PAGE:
memberr wrote:As far as i am aware ASRI are the only people currently offering such a service. I would suggest contacting ASRI as there are many ways you can get involved in their small sounding rocket program. ASRI's rocket motors are also very very cool to experience :)

If the payload was intended for a Zuni rocket i do not think a water rocket could properly test it


Cool, I'll try to contact them. Certainly payloads destined for a Zuni are probably a different kettle of fish.

The CanSat's I've seen for some competitions were launched on regular amateur rockets to around 500m-1000m. Really only the lower altitude competitions could benefit from water powered test flights. Some of the things that could be verified on the test flights could be, recovery system deployment, telemetry, sensor deployment, rate of descent measurements, landing survivability and post landing ground operations as some competitions require that as well.

Water rockets can emulate high - G scenarios as well (50-100G), although for a shorter duration than typical pyro rockets.

Really the main advantage would be the savings in pyro motors for the test flights.
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Postby krusty » Tue Jun 24, 2008 11:13 am

What sort of payload (weight) can you lift with a water rocket?

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Postby air.command » Tue Jun 24, 2008 12:04 pm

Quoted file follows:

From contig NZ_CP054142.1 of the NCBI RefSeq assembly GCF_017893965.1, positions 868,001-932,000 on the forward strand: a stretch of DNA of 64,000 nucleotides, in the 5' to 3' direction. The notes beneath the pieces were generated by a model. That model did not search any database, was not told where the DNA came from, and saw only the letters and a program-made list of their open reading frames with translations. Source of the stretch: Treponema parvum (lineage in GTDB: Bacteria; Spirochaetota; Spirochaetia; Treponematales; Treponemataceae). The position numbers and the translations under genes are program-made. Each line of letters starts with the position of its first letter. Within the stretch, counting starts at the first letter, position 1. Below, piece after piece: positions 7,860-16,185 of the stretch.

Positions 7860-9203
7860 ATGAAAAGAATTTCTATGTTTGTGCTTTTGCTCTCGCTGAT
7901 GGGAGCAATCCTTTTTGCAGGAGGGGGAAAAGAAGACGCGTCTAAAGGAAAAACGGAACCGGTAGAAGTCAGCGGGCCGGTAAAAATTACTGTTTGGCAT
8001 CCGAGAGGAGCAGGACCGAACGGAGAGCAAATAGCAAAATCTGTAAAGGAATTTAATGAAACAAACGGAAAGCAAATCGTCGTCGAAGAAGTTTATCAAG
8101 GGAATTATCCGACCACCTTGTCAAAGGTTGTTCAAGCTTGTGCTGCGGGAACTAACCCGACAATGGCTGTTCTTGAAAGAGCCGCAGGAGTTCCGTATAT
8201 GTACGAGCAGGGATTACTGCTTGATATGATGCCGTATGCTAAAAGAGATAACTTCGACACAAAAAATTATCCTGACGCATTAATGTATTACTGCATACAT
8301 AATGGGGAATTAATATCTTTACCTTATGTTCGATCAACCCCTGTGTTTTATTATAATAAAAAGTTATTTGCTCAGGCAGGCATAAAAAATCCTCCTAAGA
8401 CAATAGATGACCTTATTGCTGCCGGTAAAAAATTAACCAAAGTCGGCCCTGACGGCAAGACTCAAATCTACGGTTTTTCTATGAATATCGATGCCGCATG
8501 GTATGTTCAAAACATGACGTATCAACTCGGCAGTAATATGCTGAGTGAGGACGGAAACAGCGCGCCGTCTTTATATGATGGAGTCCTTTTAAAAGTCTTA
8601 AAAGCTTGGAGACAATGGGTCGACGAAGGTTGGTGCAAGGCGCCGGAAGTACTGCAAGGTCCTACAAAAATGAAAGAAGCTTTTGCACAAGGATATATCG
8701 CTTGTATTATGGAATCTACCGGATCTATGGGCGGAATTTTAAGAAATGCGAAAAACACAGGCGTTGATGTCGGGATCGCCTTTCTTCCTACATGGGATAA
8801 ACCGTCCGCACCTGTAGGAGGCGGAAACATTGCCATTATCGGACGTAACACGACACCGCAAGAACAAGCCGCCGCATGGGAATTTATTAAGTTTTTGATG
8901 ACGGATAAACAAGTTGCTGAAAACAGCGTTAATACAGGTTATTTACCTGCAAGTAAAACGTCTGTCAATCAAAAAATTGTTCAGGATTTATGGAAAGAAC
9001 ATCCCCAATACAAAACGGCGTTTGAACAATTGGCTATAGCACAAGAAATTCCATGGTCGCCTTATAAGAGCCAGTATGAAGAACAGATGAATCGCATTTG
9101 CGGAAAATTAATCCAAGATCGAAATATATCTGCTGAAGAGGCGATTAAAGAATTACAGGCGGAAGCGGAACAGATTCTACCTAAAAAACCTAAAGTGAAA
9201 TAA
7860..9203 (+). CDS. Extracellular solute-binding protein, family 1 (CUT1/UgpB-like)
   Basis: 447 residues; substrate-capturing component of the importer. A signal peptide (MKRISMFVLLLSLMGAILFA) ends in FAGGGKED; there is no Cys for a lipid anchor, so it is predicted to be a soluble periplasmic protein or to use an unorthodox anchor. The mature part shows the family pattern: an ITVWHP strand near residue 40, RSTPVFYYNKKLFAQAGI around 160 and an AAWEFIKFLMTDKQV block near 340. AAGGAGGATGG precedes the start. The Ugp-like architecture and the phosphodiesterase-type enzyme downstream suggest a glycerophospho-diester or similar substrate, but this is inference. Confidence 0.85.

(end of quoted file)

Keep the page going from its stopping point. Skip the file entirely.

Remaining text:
A lot depends on the launch pressure and volume of the rocket.

I've done preliminary simulations and to get a 350gram CanSat to 570 feet would take a single stage 12.8 liter rocket pressurised to 130psi. (The total dry weight of the rocket including payload and recovery system is 1500grams.) You would use about 3 liters of water.

This is a straight forward rocket to construct requiring no special reinforcing.

The same rocket at the same pressure could lift two 350gram CanSats to 480 feet.

Our big 2 stage 24L cluster rocket weighs over 8Kg at lift off (2Kg of which is the booster dry weight, ~5L of water, and 1Kg second stage including its water)

Simulation results for the CanSat rocket:

Parameters
Bottle Volume: 12800 cc
Diameter: 110 mm
Water Fill: 3278 cc
Launch Pressure : 896 Kpa (130 PSI, 8.84 Bar)
Nozzle diameter: 22.0 mm
Nozzle viscous losses: 0.16